We love peppermint. I find so many uses for its leaves from our latest favorite summer drink called Mosquito (lime, peppermint,sugar, ice and water) to desserts like homemade peppermint choco pudding and ice cream. But our old peppermint plant is dying and its flavor and scent getting weaker (mints needed to be replanted after 3 to 4 years) so, before it dies from negligence, I took some cuttings and placed them in a bowl filled with water.
1. Cut some inches from the top part of the mints.
2 Get rid of the leaves found at the bottom of the stem until there are just 3 or 4 left so the plant can focus its energy on growing roots.
3. Soak in water and wait until you see roots before transferring them to the soil.
The rule of thumb for propagating mints is not a myth after all because I see it worked right under my nose. And it only took 2 weeks instead of 2 months as I first expected.
Roots have grown not just at the tip of the cuttings but along the bottom part of the stem where leaves used to be. I have actually seen roots after 10 days but thought to wait some days to get more roots.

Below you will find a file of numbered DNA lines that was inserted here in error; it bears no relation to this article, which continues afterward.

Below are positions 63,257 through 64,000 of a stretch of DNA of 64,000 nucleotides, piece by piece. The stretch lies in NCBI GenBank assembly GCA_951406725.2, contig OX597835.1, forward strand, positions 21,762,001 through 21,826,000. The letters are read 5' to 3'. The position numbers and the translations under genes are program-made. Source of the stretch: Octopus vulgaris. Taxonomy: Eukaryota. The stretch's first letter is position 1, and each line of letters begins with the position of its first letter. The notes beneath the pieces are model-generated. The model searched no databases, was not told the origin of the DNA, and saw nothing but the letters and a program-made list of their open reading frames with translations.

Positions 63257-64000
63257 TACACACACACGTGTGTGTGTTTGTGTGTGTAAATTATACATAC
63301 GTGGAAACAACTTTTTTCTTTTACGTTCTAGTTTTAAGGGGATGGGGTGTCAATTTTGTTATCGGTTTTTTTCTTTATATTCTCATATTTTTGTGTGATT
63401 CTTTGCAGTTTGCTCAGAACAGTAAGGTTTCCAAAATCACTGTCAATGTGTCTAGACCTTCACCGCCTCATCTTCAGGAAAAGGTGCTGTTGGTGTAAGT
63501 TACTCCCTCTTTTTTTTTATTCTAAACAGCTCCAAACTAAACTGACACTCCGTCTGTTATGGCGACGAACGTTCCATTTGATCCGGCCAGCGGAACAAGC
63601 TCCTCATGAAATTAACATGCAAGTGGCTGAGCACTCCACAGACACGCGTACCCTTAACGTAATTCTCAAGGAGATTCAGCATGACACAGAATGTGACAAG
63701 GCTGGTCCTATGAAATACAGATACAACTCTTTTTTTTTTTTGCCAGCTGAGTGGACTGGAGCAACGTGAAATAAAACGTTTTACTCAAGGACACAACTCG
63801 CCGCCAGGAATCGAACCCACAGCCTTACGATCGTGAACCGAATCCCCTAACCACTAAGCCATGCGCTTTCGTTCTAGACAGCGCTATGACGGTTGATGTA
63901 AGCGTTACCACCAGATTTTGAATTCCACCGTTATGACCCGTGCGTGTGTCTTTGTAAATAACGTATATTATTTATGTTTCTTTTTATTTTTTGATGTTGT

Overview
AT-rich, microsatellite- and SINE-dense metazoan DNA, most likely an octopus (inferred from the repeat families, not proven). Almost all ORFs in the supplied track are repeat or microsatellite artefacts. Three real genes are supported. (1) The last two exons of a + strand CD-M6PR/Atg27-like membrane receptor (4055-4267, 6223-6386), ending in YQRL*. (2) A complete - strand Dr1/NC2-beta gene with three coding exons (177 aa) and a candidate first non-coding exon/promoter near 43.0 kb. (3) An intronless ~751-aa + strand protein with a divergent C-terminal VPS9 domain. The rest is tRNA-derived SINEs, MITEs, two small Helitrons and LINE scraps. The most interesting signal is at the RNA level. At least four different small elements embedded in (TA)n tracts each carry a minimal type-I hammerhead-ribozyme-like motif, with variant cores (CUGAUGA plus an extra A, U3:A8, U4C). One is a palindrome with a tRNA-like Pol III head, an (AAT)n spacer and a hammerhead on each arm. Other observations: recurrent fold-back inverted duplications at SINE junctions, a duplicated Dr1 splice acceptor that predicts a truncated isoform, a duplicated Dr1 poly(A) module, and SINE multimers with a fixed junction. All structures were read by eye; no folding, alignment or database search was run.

After exactly 2 weeks since I put them in a bowl of water, I transfered them to a soil. I knew I should have waited longer but I got an itch that needs to be scratched. And that is how it finally met its death. Or so Mann thought but they are thriving and until now, still very much alive and kicking. Truly, peppermints is one of the easiest herb to grow. Since winter is coming soon, I will be moving my mint along with most of my plants indoor by the window. I just hope then that they will survive Mirang because she has a habit of pulling my plants up and then proudly give it to me. 😦
October 10, 2015:
These peppermints died. I guess it has gotten too cold for them before they can actually grow enough strong roots. Will try again next year in the spring next time instead of doing it in the autumn.